Most companies, if you ask, have a corporate wellness programme. With countless benefits such as improving staff productivity, employee morale and job satisfaction, no one can argue with the idea that employee wellbeing is a win-win for employers and their staff.
However, having audited dozens of corporate wellness programmes across the world, I’ve seen that, too often, wellness schemes simply consist of bowls of fruit and a visiting yoga instructor once a month. While these benefits are treasured by staff and do improve wellbeing (marginally), they simply do not go far enough. To stay current, attract the best talent and have a significant positive impact, corporate wellness should be treated as a business priority, reflected across a company’s policies and culture, rather than an add on.
With this in mind, here are five things your business should be doing in 2018 to improve your wellness programme.
Look beyond the ROI
Don’t just focus on the savings – workplace wellness programmes are a benefit that pay for themselves, and the evidence is already there to prove it. A recent study looking at the ROI of such programmes found that 41 out of 47 saved more than the actual cost of the programme, with an average ROI of 3.74 for every dollar spent. Adopt a value on investment (VOI) approach by focusing on other less tangible benefits such as employee morale, employability and enhanced productivity to qualify your programme.
Incorporate health metrics into reporting
Add employee health indicators to your existing social responsibility, sustainability and integrated reporting to truly integrate your wellness programme and create a culture of wellbeing. Employee health metrics are increasingly being used to measure a company’s performance within the wider corporate framework, and this will most likely become common practice within the next two years.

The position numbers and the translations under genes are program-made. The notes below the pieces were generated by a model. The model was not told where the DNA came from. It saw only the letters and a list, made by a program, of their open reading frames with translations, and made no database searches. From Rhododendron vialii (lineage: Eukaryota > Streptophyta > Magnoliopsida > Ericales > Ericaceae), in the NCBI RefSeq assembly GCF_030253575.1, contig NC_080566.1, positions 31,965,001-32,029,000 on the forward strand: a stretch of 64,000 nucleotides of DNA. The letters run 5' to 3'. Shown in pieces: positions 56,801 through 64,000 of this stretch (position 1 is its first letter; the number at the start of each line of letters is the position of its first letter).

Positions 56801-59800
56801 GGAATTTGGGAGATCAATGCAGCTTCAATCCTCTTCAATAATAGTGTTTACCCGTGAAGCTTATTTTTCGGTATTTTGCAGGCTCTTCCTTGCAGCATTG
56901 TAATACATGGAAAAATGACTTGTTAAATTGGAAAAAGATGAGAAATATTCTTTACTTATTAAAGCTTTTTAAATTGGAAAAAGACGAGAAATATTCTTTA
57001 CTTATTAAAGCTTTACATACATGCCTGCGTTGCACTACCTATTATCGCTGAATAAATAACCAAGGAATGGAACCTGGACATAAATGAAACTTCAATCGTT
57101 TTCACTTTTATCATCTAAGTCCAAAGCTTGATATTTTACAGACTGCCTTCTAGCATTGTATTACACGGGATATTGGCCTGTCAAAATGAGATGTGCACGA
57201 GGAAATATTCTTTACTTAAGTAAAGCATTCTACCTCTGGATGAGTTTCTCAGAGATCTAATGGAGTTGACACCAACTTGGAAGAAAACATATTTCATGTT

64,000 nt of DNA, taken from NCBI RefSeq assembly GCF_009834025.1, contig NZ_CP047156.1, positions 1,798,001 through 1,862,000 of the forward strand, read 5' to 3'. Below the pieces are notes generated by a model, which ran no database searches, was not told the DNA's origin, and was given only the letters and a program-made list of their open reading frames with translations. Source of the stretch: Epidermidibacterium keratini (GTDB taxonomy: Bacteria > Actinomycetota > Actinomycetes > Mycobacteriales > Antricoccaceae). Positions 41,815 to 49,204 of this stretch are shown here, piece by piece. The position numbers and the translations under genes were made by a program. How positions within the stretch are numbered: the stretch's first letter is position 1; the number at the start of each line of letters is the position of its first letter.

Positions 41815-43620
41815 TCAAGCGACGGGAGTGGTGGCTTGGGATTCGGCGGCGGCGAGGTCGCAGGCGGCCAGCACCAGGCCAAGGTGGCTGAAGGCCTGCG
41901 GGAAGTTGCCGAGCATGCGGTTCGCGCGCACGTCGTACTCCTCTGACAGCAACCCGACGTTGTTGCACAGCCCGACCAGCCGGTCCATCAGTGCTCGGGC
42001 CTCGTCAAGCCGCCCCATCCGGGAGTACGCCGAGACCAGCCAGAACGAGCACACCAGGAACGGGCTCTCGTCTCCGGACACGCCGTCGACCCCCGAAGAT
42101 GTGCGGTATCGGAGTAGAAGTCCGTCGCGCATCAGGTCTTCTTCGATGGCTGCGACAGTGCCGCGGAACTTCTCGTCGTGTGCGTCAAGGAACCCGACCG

Destigmatise mental health in the workplace
Mental ill-health affects around three out of every five employees. Create a corporate environment that destigmatises mental health by recognising it as a serious medical condition like a heart defect or lung condition. Equip your managers to act as mental health champions – this is already, fortunately, becoming a fast-growing workplace trend.
Use science, smart incentives and experts
Mix fruit bowls and free yoga with programmes that are evidence-based and scientifically proven. Offering the occasional massage therapy will not deliver long-term effects; instead, create a workplace culture that embraces wellbeing and motivates staff to be healthy every day through smart incentives. For example, set up a ‘wellbeing fund’ that your employees can use on activities that keep them happy and healthy throughout the year. Partnering with health professionals can also help you mix in-house capabilities with skills that lie outside your company.
Find out if your wellness programme is working
Keep monitoring your wellness programme to make sure it is effective and having the desired positive impact on your employees’ health. Don’t waste the time and money you’ve spent building and introducing a new programme by simply forgetting to monitor it once it has been announced. Consider creating a check-in service for employees to keep track of their progress and identify areas where the programme could be improved.
Dr Rodriguez-Fernandez is the global medical director of non-communicable diseases (NCDs) and workplace wellness for International SOS. He also serves as the executive director and founder of the NCD Asia Pacific Alliance